When you think of pasta, you think of beautiful Italy right? And here at Diforti, we provide you with the freshest ingredients to make authentic Italian food for every occasion. But how did pasta become an Italian staple?
Pasta is made up of very simple components, durum wheat, water or eggs. And since the traditional spaghetti has become a household favourite across the globe, there’s now over 200 variations in all different shapes and sizes. From tubes to twisted spirals, there’s a whole world of pasta just waiting to be explored. Here at Diforti we have a selection on offer from Mancini Fusilli to the Rummo Organic Wholemeal Penne Rigate.
The Origins of Pasta
Whilst we associate pasta with Italy, pasta is said to be a descendant of ancient Asian noodles, which seems accurate when spaghetti has the same shape as noodles. A common belief is that Marco Polo brought it from China to Italy through an introduction of a certain plant that produced flour.
There are Italian writers who argue that a tomb from the fourth century B.C contained pasta making equipment, suggesting pasta was enjoyed in Pre-Roman Italy.
Since then, pasta has become a popular dish both in real life and on film. A fine example of this would be Disney’s Lady and the Tramp where the humble spaghetti and meatballs play a memorable role in this iconic love story. Why not try re-creating the scene using our Rummo Gluten-Free Spaghetti and Smoked Pancetta Cubes lavished in our Grilled Pepper Pesto.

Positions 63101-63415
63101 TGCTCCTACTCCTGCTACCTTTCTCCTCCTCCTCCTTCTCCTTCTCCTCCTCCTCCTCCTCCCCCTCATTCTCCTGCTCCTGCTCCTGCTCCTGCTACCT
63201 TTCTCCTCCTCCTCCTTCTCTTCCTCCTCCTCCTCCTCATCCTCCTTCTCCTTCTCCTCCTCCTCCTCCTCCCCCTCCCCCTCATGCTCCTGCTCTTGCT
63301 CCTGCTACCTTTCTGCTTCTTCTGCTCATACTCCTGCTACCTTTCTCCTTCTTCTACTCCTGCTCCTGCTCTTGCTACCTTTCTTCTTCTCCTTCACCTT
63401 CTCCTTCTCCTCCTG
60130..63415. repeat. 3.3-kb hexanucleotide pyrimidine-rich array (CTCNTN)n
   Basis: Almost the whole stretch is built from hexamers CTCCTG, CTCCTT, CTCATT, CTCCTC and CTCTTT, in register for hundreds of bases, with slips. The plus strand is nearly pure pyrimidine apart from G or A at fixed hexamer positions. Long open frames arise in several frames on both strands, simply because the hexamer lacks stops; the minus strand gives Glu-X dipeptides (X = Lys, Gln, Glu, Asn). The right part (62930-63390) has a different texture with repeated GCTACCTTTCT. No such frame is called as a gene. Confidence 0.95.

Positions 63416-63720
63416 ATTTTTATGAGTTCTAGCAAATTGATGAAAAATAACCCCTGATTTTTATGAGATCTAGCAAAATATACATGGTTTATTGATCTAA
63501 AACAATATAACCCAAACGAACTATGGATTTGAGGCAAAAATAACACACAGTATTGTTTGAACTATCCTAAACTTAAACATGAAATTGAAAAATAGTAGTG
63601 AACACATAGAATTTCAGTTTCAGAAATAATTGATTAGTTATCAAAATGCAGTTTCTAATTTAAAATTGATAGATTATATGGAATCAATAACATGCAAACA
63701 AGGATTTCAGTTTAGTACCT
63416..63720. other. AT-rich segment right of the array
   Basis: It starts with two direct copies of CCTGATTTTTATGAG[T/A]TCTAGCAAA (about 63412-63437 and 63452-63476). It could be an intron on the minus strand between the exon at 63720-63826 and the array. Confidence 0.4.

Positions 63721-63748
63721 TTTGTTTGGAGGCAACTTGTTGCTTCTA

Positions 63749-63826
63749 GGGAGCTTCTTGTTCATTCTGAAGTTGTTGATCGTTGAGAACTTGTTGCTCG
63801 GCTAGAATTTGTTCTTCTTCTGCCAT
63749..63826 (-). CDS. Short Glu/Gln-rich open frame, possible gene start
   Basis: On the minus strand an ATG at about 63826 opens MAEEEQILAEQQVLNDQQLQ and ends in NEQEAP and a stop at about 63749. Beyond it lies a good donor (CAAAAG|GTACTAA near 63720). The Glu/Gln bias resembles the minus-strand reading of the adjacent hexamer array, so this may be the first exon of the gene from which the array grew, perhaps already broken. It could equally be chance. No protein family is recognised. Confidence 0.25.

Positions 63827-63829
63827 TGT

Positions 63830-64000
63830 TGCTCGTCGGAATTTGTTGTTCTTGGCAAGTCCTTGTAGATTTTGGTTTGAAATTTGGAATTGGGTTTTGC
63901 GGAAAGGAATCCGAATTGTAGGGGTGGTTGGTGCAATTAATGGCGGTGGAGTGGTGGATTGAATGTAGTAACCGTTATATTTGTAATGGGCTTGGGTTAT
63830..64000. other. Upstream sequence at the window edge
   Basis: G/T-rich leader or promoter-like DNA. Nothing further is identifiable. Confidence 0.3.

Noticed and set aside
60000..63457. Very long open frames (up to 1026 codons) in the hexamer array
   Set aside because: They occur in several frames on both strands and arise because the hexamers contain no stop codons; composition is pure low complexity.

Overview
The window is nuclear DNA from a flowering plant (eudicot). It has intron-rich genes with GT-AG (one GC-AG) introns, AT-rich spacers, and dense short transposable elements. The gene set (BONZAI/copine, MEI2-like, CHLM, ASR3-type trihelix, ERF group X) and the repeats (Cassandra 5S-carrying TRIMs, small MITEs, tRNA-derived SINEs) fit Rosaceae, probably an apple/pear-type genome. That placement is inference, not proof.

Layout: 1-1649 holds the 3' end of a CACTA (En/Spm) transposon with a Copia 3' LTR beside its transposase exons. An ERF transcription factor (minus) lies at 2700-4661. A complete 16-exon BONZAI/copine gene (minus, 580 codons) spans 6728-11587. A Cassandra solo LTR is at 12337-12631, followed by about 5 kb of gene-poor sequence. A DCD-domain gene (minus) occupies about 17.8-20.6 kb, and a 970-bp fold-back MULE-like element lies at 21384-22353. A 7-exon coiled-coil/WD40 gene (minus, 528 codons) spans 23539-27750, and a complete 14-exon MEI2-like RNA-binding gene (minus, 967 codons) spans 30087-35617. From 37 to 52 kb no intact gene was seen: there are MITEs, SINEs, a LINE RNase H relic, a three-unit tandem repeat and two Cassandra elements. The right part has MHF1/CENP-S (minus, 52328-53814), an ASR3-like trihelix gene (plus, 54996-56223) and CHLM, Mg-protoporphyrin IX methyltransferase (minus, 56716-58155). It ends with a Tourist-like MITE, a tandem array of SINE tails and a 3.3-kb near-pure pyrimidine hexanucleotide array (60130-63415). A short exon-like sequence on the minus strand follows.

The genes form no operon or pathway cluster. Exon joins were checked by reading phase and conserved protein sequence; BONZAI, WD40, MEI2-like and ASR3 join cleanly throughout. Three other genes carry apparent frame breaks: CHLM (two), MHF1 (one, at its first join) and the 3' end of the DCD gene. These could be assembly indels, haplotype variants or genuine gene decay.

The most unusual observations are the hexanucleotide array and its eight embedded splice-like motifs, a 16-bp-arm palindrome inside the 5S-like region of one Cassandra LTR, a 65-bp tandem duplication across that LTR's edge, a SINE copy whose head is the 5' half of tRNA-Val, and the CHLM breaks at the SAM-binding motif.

The Process of Making Pasta
Our Italian deli online sells an array of pasta that has been lovingly prepared and we pride ourselves on family tradition. The process of making pasta is a simple one but it’s the cutting aspect that has lead to the dizzying selection of pasta that’s now available.
Back in the 14th century, the ingredients for pasta would be mixed together, kneaded and then hung out to dry on a rack. Today, the recipe is pretty much the same but we now have tools that make cutting pasta a little easier.
Some pasta is made fresh and cooked instantly, whilst others are dried out to be sold to the masses. The drying out process means that pasta can remain a staple in the household cupboard for a couple of years whereas fresh pasta can go off within days.
For Richer, For Poorer
Although pasta is a common party food, enjoyed by many, it wasn’t always that way. The rich were once the only ones who got the luxury of pasta as it was considered a dish only for the wealthy and wasn’t part of the common diet until the 17th century. From the 17th century is when it became a main staple, possibly due to the deterioration of people’s standards of living at the time and that pasta was a cheaper option than meat.
Pasta is the ultimate comfort food, enjoyed across the globe. If your cupboard is looking a little bare, why not stock up with us? Buy Italian food online here at Diforti.